Looking Forward To The Real Boston Marathon Movie

Several producers of the official Boston Marathon movie have told me that Bill Rodgers and I play a significant part in their film. I’ve also been told that I say some funny stuff. This makes me nervous. 

Don't get me wrong. I'm sure the movie will be the best ever on marathon races. Director Jon Dunham has previously done outstanding feature films about the Chicago Marathon and the Rome Marathon. And unofficial Boston Marathon historian Tom Derderian is executive producer; he'll make sure all the facts line up right. The movie opens Saturday evening in Boston at a sold-out premier, and then around the country on one night only, Wed, April 19. See here for a theater near you.

My concern is this: Funny? Funny is close cousin to silly and stupid. I hope I don't say or do anything dumb in the movie.

First, the good news. You won’t be subjected to my lame attempts at Argentine tango dancing with my wife. Cristina moves like a goddess. Me, not so much. Director Dunham dutifully followed us to our lesson, and filmed my robotic tango. But he had the good sense to cut the footage.

Same for my explanation of the muesli-like concoction I often prepare for breakfast. “I start with oatmeal, add a lot of nuts, seed, and raisins, and top with allspice and a light stream of maple syrup.” Jon filmed the entire step-by-step process, but I could tell I was no Swedish Chef, Julia Child, or Mario Batali.

The truth is, I know almost nothing about the movie. Those in charge have been as secretive as magazine editors who keep their next issue under wraps. I know that world. Fine with me. But here’s where I'm secretly hoping to see myself in the film.

Dunham filmed Rodgers and me running up and down the Boston Marathon’s infamous Newton hills and standing beside the double statue of  “Old John” A. Kelley (as a young runner, and later a veteran.) History, tradition, and “passing the torch” are important to gnarly New England roadies like me and Bill. For a half-century, Old John was the most famous runner in the Boston Marathon, no matter what the year or who the ultimate winner. I don’t remember what Bill and I said about him, but I’m sure it conveyed our deep respect. His story deserves to be retold, and his memory honored.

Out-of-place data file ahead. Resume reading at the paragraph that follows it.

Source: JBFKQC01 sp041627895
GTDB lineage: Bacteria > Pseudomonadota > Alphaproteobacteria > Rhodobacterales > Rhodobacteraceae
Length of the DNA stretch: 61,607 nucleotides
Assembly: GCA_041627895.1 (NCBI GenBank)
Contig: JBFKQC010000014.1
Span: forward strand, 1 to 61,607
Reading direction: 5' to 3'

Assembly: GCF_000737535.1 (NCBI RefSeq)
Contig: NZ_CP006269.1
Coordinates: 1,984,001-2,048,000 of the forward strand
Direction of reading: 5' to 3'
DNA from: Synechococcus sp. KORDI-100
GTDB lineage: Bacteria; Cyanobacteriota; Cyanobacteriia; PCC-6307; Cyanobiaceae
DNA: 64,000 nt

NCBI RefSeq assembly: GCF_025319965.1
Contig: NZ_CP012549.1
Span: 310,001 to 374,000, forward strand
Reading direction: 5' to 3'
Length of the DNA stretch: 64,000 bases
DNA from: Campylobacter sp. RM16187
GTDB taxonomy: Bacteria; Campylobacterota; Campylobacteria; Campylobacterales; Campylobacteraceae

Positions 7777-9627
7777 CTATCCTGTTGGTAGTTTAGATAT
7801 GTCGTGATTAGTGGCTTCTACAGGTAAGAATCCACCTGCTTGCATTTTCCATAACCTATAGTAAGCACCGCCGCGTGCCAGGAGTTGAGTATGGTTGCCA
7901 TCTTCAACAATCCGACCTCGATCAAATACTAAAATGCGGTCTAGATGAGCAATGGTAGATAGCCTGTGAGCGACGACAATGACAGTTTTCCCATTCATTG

I feel an even stronger personal connection to “Young John” Kelley, my high-school coach and 1957 Boston Marathon winner (the only member of the BAA running club ever to win the BAA Boston Marathon). It would be nice to see a clip from the Kelley statue dedication in downtown Mystic, Connecticut. I wore my high-school letter sweater that day to recall my early link to Kelley, and noted that he would have laughed heartily at the statue’s location next to the famous Mystic Pizza shop.

Of course the movie, a history of Boston’s long, proud marathon legacy, can't escape references to the bomb explosions of 2013. Much of the live action was filmed the following year when 36,000 of us celebrated our own, and the city of Boston’s, resilience in the face of the bombing tragedy. No one who ran or watched in 2014 will ever forget the high emotion and energy. “We’re back, baby, and we own this place!”

I ran the 2014 Boston, and the two since then, for the Martin Richard Foundation and Martin’s lasting message: “No more hurting people.” Cristina, a big John Lennon fan, ran with a t-shirt saying: “Imagine peace.” The picture of us together just beyond the finish line is one of my favorites. I wonder if that photo found its way into the movie?

If I made a funny remark on camera, it was probably about the time Cristina called my cell phone while I was still on the Boston course. I like to quip, “Like any red-blooded American male, I rarely do what my wife tells me.” This time was different. I had just reached an unexpected roadblock at the 25 mile mark. Yes, it was 2013. 

“There have been some explosions at the finish line,” Cristina said. “Don’t you dare keep running. Walk back to the hotel.” I had never heard such urgency in her voice, and I followed every syllable of her instructions.

Lastly, it would be nice if the movie mentioned my new favorite Boston Marathon activity. Starting in 2014, I’ve been handing out thank-you cards to spectators along the route. Mostly I steer toward the youngsters with outstretched hands--the kids hoping for a “slap me five.”

I give them that and a little more. The Boston Marathon is a great New England tradition, and the best and biggest piece of all is the multiple generations of roadside fans. I figure it’s never too soon to encourage the youngest among them. They’re the Boston Marathon runners, and supporters, of tomorrow. Let's keep 'em coming.